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Monday, 26 October 2015

The theme of the Commedia dell'arte in the work of Gavin Alston

Gavin, Janie, and Tony and Angela Armstrong visit Italy, c. 1958


The Commedia Dell’Arte was an early form of theatre. Originating in Italy in the 16th century it was the theatre of the street, amateur actors who played stock characters improvised on various set themes or scenarios. Characters, including Harlequin, Punchinello, Pierrot and Columbina, were often masked. The Commedia became popular across Europe, with players travelling to different countries and courts. It’s influence on popular culture and in different art forms can be seen from the 17th century to present day; Opera Buffa, the paintings of Watteau and Pietro Longhi, Stravinsky’s Petroushka, and the film Les Enfants du Paradis, to name a few.

Gavin was certainly drawn to the imagery of the Commedia dell’Arte, having seen the film ‘Les Enfants du Paradis’ (1945), modern art by artists like Chagall, Picasso etc. and his interest in Italian art. The theme would have appealed to him, with its down-to-earth, at times humorous, improvisations on life, the human condition; the metaphor of people being like actors on the stage of life.

These pen and ink sketches were done in preparation for a proposed mural. In the words of my mother, Janie Alston, Gavin was always looking for a wall to paint. Gavin hoped to paint the mural on the wall of a favourite café in Glasgow, The Station Café. Charlie Zaccherini, owner of the café, was friends with Gavin, and offered him a place to stay in his hometown of Borgo Val di Taro.

In 1958 after completing his teacher training with his sister Janie Alston, Gavin travelled with Anthony Armstrong and his sister Angela, to Italy.

Anthony first met Gavin when he taught at St. Aloysius School. Gavin taught part-time at GSA, on the non-diploma class, and a couple of days a week at St. Aloysius.

I spoke with Anthony recently and he provided me with lots of anecdotal information about his friendship with my uncle.

Anthony told me what an excellent teacher he was and that he learnt more about drawing from Gavin than he had learnt in the duration of his time at Glasgow School of Art.

‘He could be irascible, if a student was uninterested or doing something he shouldn’t in class, then Gavin would ignore them’.

During his time at Teacher training college at Jordanhill, Gavin was apparently dragged before the principal and told that he wouldn’t pass, to which Gavin replied that if he did not ‘there would be hell to pay!’ .  Gavin passed.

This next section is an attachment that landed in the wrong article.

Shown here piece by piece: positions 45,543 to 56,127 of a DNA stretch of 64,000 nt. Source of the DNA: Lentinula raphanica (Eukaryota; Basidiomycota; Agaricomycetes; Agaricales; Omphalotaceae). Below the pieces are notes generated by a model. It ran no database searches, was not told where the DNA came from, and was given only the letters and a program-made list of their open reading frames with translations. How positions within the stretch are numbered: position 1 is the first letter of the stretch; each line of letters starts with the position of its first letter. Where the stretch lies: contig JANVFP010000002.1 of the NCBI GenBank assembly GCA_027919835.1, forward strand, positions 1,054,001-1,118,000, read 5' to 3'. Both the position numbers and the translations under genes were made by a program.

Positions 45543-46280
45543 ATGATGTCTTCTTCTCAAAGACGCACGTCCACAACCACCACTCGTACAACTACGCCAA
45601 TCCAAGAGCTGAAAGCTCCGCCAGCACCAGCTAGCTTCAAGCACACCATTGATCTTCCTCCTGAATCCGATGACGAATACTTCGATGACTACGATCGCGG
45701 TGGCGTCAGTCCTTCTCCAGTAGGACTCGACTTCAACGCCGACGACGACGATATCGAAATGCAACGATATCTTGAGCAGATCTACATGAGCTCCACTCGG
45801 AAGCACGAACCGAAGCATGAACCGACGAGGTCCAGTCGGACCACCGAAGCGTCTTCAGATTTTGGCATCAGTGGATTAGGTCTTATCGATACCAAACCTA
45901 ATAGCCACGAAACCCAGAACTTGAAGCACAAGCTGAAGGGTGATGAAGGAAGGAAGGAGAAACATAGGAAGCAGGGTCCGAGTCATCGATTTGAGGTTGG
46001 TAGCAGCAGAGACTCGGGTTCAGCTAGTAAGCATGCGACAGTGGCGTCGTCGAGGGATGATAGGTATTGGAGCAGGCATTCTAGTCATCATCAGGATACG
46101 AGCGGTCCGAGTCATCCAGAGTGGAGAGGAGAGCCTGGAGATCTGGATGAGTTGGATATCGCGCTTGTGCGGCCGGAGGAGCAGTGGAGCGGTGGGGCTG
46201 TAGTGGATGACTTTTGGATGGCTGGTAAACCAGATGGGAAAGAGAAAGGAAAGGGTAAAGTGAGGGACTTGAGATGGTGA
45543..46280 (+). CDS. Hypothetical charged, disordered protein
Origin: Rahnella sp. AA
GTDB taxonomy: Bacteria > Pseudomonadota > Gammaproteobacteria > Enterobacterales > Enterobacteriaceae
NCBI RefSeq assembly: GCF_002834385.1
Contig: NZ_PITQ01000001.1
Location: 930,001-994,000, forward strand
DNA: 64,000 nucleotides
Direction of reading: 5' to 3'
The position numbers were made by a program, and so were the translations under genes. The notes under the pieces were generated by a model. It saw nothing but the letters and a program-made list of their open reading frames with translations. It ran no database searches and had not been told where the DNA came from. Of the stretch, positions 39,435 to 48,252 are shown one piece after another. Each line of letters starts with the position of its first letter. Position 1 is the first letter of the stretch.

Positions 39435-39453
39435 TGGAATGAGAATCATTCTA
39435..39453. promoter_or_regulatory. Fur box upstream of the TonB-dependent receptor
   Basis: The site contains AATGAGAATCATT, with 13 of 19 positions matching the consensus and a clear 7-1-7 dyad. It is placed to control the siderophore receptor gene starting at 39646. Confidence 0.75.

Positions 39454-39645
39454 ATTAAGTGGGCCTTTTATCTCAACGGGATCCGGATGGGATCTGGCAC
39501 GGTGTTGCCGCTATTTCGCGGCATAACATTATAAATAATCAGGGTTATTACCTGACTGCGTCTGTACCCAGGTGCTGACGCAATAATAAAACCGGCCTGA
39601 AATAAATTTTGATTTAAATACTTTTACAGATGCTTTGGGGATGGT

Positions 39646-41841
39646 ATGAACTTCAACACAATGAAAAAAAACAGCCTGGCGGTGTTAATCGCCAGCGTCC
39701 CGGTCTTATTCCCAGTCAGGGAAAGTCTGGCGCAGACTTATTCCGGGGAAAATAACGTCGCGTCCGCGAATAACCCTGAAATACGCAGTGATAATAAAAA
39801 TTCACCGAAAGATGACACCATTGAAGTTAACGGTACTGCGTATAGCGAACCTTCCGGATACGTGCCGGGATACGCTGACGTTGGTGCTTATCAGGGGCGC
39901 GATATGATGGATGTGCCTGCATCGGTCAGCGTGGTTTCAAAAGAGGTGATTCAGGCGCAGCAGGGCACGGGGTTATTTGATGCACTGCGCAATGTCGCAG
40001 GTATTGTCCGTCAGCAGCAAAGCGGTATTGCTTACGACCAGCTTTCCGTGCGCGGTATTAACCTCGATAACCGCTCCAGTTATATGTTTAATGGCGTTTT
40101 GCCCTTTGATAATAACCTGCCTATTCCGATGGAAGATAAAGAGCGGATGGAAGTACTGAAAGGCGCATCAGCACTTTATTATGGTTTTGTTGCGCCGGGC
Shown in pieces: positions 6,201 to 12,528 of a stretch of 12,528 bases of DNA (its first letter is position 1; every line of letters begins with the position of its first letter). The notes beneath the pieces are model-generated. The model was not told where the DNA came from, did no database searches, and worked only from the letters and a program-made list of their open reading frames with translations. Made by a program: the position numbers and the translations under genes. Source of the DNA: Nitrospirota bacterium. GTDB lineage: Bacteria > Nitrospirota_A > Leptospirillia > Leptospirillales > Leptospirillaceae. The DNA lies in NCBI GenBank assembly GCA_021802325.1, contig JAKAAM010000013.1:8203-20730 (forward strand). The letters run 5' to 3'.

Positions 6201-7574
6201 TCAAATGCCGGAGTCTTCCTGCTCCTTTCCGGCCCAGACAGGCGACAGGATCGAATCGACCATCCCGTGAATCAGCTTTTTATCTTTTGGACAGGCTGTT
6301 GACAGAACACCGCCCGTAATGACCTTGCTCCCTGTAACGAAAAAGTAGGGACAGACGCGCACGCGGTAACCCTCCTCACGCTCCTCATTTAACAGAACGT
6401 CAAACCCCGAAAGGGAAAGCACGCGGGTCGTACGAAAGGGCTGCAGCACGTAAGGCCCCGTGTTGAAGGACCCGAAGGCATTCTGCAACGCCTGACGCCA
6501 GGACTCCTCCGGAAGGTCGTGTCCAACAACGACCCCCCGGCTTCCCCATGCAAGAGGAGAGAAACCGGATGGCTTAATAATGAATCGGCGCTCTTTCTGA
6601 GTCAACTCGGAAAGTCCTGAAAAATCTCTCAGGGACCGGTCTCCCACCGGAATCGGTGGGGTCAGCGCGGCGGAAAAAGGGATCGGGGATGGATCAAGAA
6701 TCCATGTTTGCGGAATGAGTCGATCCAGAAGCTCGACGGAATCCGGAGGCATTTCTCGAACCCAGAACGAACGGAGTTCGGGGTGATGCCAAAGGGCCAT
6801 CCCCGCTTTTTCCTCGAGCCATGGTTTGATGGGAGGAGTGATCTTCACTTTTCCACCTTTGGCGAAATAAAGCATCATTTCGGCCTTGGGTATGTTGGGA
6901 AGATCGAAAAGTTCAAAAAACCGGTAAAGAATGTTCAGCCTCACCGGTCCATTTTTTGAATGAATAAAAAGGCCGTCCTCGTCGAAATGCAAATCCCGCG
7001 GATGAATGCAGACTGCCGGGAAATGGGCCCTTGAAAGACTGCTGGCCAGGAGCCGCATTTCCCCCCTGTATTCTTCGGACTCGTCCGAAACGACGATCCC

In the summer of 1958, Gavin and Anthony along with their sisters,  Janie and Angela, drove through England and France to Italy in Anthony's old Austin, stopping in youth hostels. They spent a night sleeping on the beach in Marseille, eating biscuits that tasted of oil because they had been stored near a can of petrol.

They visited Florence, meeting up with Gavin’s brother William.

On the 20th of July 1958 coming out of Borgo Val di Taro they had a crash, the wheel came off the car (although it had been serviced the day before).

Coming around the bend of the road, Anthony veered over the precipitous side and the car was only stopped and held in place by a tree. Janie remembers coming to and seeing that a tourist coach had stopped, with all looking out at them. Someone came to help drag them out of the car.

Anthony was taken to Pisa hospital; so severe were his injuries, the steering wheel had gone into his chest, just missing his heart by an inch. Janie and Gavin had minor fractures (broken bones in chest, Janie with a broken a bone in  her foot, bump to head), were taken to Ospedale Sant’Antonio Abate di Pontrmoli. 

Anthony told me that his mother had given him a medal of St. Christopher, patron saint of travellers, to take with him on his tour of Italy, it usually sat on dashboard of the car, but on the day of the crash he had left it in the villa.


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